If we allow conversations to emerge, groups naturally move through three stages on their own, without the facilitator cajoling or pushing them through steps of a process. The three stages of Dynamic Facilitation are:

1. Purge: sharing what we already know

2. Transition: feeling discomfort at not knowing what to do with all that’s been said

3. Excitement: sensing creative possibilities emerging

In the first stage of purging what participants already know, we draw them out, help them feel heard, and record their contributions. We create a mind map, capturing the essence of what everyone says, using their language on one of four flip charts:

  1. problem statements or inquiries
  2. solutions or ideas
  3. concerns or difficulties
  4. data or perspectives

Charting each person’s contribution helps people feel understood. By purging preconceived solutions we give people a chance to let go. We welcome complaints because every concern has a potential solution behind it.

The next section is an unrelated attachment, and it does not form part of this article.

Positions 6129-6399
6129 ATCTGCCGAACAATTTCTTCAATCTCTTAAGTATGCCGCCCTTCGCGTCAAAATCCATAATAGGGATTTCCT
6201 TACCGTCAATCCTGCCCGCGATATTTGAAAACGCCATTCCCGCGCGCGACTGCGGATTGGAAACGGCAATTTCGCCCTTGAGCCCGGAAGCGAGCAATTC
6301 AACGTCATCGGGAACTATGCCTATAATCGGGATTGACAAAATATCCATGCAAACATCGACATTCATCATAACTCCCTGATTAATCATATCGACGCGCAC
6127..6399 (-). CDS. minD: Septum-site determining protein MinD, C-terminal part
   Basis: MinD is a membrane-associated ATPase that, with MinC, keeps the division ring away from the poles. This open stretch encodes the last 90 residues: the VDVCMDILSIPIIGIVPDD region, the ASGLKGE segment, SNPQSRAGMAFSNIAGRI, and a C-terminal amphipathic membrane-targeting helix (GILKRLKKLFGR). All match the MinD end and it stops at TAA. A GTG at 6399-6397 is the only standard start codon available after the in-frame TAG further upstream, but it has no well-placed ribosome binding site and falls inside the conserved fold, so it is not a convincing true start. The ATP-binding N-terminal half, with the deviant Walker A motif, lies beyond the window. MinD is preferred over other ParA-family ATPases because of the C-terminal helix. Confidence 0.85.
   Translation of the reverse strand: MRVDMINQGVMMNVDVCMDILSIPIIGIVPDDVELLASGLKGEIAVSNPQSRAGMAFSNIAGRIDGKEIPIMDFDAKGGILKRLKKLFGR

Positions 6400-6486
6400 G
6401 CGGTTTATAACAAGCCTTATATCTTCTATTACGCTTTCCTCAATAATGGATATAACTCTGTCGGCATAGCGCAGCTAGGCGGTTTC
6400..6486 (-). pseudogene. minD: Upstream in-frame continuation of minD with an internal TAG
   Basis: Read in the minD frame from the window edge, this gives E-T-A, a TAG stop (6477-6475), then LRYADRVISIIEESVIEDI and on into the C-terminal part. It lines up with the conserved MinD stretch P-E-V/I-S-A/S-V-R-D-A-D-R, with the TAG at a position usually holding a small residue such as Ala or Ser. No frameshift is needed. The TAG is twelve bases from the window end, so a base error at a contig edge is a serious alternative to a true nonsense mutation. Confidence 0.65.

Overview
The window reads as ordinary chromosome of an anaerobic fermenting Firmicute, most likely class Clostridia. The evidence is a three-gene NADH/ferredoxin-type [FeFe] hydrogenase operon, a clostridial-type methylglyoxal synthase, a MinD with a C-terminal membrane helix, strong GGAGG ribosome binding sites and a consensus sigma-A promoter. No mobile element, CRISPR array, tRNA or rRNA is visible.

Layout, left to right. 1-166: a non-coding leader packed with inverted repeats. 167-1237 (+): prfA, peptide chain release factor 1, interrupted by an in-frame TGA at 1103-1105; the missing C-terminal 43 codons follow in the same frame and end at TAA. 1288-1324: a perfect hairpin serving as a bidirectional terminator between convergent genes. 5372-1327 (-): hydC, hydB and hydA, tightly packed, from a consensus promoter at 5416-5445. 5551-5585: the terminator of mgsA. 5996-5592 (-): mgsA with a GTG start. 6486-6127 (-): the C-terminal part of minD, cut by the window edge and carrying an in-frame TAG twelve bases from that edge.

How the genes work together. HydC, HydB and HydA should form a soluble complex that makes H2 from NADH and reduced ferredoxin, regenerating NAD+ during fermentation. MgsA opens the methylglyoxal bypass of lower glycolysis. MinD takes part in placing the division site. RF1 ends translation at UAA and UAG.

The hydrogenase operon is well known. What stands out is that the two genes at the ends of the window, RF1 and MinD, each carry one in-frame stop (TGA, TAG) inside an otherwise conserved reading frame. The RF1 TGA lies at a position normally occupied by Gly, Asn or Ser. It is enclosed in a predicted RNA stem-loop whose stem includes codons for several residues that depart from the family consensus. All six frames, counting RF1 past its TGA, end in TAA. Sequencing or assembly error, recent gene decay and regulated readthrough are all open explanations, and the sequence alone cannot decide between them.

In the second stage the group faces the challenge of how to make sense of the walls full of chart paper. The discomfort of this stage is palpable but doesn’t last long. A few minutes can feel like hours. Instead of rescuing them from the discomfort, we hold the creative tension. Silence can be our most empowering option. Simply waiting, and trusting the not knowing, inevitably leads to creative inspiration. People start to pop with new ideas, saying things like, “Whoa! I just had a crazy idea… We could…” Even if the idea isn’t the perfect solution, the shift in energy sparks additional solutions.